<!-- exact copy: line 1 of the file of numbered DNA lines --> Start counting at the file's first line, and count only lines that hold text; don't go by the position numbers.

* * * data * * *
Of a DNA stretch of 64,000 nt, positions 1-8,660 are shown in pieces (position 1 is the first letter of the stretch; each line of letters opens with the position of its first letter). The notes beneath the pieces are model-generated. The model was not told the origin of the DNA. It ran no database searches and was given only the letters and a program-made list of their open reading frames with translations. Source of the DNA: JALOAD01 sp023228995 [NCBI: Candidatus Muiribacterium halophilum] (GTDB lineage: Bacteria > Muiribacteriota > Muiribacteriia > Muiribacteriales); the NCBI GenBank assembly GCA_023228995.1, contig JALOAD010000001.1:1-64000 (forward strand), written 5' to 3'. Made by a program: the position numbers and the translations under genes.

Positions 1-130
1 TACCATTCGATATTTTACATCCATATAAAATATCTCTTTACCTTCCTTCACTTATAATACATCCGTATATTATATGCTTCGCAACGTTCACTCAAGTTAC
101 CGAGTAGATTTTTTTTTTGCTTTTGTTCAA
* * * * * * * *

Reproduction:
Of a DNA stretch of 64,000 nt, positions 1-8,660 are shown in pieces (position 1 is the first letter of the stretch; each line of letters opens with the position of its first letter). The notes beneath the pieces are model-generated. The model was not told the origin of the DNA. It ran no database searches and was given only the letters and a program-made list of their open reading frames with translations. Source of the DNA: JALOAD01 sp023228995 [NCBI: Candidatus Muiribacterium halophilum] (GTDB lineage: Bacteria > Muiribacteriota > Muiribacteriia > Muiribacteriales); the NCBI GenBank assembly GCA_023228995.1, contig JALOAD010000001.1:1-64000 (forward strand), written 5' to 3'. Made by a program: the position numbers and the translations under genes.